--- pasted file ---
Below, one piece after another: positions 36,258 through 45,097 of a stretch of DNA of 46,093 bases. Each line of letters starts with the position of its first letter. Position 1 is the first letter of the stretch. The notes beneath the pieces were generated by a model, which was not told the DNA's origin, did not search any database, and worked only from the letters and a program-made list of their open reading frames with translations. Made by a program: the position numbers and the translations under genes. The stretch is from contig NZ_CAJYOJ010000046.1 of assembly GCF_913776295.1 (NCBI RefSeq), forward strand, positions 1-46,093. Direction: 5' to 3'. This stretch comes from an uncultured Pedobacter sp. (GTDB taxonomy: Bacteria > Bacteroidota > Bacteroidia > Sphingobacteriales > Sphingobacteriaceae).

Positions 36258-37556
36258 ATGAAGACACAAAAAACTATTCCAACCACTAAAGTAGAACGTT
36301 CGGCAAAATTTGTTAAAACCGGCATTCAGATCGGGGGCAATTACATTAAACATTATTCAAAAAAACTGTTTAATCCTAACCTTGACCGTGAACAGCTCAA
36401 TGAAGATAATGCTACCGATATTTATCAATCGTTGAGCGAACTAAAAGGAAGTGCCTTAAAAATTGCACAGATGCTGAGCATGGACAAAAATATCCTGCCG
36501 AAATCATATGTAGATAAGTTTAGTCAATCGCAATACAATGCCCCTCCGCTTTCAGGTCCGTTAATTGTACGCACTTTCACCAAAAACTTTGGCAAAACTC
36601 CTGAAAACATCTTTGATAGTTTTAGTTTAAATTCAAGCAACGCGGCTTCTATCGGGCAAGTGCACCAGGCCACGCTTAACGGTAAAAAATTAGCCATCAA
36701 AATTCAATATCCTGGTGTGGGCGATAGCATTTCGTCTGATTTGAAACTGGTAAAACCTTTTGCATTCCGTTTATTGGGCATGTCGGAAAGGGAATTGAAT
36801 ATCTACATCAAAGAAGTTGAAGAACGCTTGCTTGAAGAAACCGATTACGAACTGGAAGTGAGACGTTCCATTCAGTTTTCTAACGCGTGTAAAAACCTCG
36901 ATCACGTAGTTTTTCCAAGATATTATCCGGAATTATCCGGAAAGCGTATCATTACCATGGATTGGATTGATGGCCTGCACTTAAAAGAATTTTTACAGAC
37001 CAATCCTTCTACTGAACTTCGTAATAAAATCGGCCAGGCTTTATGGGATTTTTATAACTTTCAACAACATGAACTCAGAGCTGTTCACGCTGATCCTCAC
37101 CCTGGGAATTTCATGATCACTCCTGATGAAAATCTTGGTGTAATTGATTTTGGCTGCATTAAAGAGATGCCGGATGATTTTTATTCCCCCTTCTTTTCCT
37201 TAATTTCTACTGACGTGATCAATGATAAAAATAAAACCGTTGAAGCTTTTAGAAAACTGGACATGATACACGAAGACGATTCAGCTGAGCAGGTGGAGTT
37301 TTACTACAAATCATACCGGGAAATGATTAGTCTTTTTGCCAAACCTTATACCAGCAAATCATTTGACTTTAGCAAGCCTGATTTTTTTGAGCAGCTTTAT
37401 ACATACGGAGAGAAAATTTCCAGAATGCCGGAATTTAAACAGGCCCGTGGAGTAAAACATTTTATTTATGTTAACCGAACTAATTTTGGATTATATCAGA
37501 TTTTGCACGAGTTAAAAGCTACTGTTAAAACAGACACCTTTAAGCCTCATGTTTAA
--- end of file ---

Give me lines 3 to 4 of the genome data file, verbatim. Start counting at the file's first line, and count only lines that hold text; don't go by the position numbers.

36258 ATGAAGACACAAAAAACTATTCCAACCACTAAAGTAGAACGTT
36301 CGGCAAAATTTGTTAAAACCGGCATTCAGATCGGGGGCAATTACATTAAACATTATTCAAAAAAACTGTTTAATCCTAACCTTGACCGTGAACAGCTCAA